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Developing Evidence-Based Behavioral Intervention Strategies Through Teacher Induction

Babusci, Anthony K. (2023) Developing Evidence-Based Behavioral Intervention Strategies Through Teacher Induction. Doctoral Dissertation, University of Pittsburgh. (Unpublished)

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Preventing and responding to student misbehavior is an integral part of classroom management and one of the most important skills an educator can have. Despite its importance, many educators receive inadequate training in this area. Many leave their pre-service training lacking confidence in addressing behavior and do not receive training once hired into the field.
An educator’s inability to effectively prevent and respond to student misbehavior negatively affects student success and contributes to professional burnout. Lack of effective classroom management can also escalate into more aggressive behavior. These aggressive behaviors often result in missed instructional time for students and further disenfranchisement from the school. Exclusionary discipline practices continue to be applied inequitably to students from marginalized communities further contributing to inequities that exist outside of the school setting. Additionally, the other students in the school experience elevated levels of disruption to the learning environment which contributes to teachers feeling frustrated and inadequate. Those feelings of frustration and inadequacy may manifest as burnout and decreased job satisfaction.
The aim of this study was to analyze the effectiveness of a formal training program on the acquisition and application of evidence-based strategies for preventing and responding to student misbehavior. The content was delivered as part of the teacher induction process and was obtained from the Kansas Technical Assistance System. The information was based on the stages of behavior escalation established by Dr. Geoff Colvin and Dr. George Sugai (2005). The objective of the training was to help educators develop strategies to prevent and respond to misbehavior through an understanding of the seven stages of the escalation cycle.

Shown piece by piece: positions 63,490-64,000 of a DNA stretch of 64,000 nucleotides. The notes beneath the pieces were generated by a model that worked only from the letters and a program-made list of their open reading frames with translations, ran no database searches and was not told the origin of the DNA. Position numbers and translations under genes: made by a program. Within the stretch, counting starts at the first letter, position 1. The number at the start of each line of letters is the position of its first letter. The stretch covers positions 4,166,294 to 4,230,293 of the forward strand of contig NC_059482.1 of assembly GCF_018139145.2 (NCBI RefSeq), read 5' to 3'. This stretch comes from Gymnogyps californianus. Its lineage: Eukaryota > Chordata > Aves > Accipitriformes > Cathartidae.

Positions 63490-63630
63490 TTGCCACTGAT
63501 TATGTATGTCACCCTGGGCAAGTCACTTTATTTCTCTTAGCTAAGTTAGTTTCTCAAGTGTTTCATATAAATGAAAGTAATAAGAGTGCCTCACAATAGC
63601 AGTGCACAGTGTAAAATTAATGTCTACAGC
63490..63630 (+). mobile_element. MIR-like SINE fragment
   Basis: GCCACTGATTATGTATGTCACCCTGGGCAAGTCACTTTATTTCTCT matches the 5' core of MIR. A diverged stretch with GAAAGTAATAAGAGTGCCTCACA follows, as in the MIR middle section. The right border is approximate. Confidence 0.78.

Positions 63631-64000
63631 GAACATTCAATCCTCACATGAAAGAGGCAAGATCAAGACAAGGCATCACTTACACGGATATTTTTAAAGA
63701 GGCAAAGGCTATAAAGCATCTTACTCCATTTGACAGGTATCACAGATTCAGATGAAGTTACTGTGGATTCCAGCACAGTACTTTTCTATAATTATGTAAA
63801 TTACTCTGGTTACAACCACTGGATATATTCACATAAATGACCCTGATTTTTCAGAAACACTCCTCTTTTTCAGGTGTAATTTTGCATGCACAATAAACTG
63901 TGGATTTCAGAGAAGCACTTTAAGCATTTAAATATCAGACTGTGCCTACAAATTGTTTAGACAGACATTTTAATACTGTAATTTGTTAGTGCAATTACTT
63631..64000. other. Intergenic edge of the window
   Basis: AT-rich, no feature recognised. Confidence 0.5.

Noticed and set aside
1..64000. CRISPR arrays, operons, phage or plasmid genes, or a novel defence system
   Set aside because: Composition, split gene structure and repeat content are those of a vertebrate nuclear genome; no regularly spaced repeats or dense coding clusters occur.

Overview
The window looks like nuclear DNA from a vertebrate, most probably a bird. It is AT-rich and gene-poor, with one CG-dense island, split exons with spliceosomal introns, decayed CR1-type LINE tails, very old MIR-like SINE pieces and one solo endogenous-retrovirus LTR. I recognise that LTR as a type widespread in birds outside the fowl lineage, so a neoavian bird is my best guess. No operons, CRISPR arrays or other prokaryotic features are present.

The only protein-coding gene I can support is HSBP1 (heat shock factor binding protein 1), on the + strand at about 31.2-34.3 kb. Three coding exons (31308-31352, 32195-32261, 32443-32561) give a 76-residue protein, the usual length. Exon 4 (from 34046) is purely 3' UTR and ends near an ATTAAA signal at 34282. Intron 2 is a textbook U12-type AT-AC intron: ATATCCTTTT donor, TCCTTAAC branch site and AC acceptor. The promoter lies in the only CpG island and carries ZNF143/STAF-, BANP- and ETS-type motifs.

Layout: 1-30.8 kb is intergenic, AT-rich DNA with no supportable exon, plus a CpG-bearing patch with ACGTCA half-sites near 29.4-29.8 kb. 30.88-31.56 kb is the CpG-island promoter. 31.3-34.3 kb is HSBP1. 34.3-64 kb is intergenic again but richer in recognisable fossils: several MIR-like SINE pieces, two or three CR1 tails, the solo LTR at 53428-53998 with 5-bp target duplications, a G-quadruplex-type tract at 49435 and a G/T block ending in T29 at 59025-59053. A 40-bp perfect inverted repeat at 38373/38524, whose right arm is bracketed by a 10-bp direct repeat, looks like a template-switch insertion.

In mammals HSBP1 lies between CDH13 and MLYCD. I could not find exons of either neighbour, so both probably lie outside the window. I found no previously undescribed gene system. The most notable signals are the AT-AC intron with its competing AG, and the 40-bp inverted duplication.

The participants included fifteen educators who worked in a mid-Atlantic, suburban, middle school. They completed ten training modules that included self-paced videos and reflections and attended ten training sessions. Participants completed surveys at the beginning, middle, and end of the training and were assessed at the midpoint and conclusion. The analysis of the surveys and assessments indicate that the training resulted in more frequent use of evidence-based preventative measures and responses to misbehavior along with an appreciation of the practicality of the training.


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Item Type: University of Pittsburgh ETD
Status: Unpublished
CreatorsEmailPitt UsernameORCID
Babusci, Anthony K.akb101@pitt.eduakb101
ETD Committee:
TitleMemberEmail AddressPitt UsernameORCID
Committee ChairKerr, Mary Margaretmmkerr@pitt.eduMMKERR0000-0002-2082-8812
Committee MemberArlotta-Guerrero,
Committee MemberWagner,
Date: 11 January 2023
Date Type: Publication
Defense Date: 9 November 2022
Approval Date: 11 January 2023
Submission Date: 30 November 2022
Access Restriction: No restriction; Release the ETD for access worldwide immediately.
Number of Pages: 80
Institution: University of Pittsburgh
Schools and Programs: School of Education > Administrative and Policy Studies
Degree: EdD - Doctor of Education
Thesis Type: Doctoral Dissertation
Refereed: Yes
Uncontrolled Keywords: Induction, De-Escalation, Deficit Thinking, Disproportionality, Implicit Bias, Student Behavior
Date Deposited: 11 Jan 2023 19:10
Last Modified: 11 Jan 2023 19:10


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